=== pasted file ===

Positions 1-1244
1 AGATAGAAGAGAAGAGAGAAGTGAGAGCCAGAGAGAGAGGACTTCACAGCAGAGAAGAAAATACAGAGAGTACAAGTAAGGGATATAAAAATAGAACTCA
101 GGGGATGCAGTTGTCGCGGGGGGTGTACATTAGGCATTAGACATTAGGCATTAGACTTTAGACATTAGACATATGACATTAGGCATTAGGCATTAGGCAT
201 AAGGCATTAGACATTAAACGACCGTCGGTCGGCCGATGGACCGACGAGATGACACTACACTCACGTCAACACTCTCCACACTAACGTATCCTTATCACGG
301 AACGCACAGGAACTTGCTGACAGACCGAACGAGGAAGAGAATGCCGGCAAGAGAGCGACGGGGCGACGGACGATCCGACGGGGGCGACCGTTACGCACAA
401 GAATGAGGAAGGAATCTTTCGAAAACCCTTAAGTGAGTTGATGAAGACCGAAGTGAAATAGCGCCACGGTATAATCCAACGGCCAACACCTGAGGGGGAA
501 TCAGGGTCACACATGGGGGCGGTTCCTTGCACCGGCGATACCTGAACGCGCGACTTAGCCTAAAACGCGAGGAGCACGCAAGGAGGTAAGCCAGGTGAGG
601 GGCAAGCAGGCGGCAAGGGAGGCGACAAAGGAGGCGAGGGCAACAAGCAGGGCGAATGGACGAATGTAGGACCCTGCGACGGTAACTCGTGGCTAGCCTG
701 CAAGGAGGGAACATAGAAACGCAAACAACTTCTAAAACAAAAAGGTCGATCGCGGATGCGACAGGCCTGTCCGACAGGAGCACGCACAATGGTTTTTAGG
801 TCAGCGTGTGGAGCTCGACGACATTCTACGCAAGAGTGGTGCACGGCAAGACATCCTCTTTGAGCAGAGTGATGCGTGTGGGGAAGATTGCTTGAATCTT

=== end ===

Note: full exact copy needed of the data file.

Positions 1-1244
1 AGATAGAAGAGAAGAGAGAAGTGAGAGCCAGAGAGAGAGGACTTCACAGCAGAGAAGAAAATACAGAGAGTACAAGTAAGGGATATAAAAATAGAACTCA
101 GGGGATGCAGTTGTCGCGGGGGGTGTACATTAGGCATTAGACATTAGGCATTAGACTTTAGACATTAGACATATGACATTAGGCATTAGGCATTAGGCAT
201 AAGGCATTAGACATTAAACGACCGTCGGTCGGCCGATGGACCGACGAGATGACACTACACTCACGTCAACACTCTCCACACTAACGTATCCTTATCACGG
301 AACGCACAGGAACTTGCTGACAGACCGAACGAGGAAGAGAATGCCGGCAAGAGAGCGACGGGGCGACGGACGATCCGACGGGGGCGACCGTTACGCACAA
401 GAATGAGGAAGGAATCTTTCGAAAACCCTTAAGTGAGTTGATGAAGACCGAAGTGAAATAGCGCCACGGTATAATCCAACGGCCAACACCTGAGGGGGAA
501 TCAGGGTCACACATGGGGGCGGTTCCTTGCACCGGCGATACCTGAACGCGCGACTTAGCCTAAAACGCGAGGAGCACGCAAGGAGGTAAGCCAGGTGAGG
601 GGCAAGCAGGCGGCAAGGGAGGCGACAAAGGAGGCGAGGGCAACAAGCAGGGCGAATGGACGAATGTAGGACCCTGCGACGGTAACTCGTGGCTAGCCTG
701 CAAGGAGGGAACATAGAAACGCAAACAACTTCTAAAACAAAAAGGTCGATCGCGGATGCGACAGGCCTGTCCGACAGGAGCACGCACAATGGTTTTTAGG
801 TCAGCGTGTGGAGCTCGACGACATTCTACGCAAGAGTGGTGCACGGCAAGACATCCTCTTTGAGCAGAGTGATGCGTGTGGGGAAGATTGCTTGAATCTT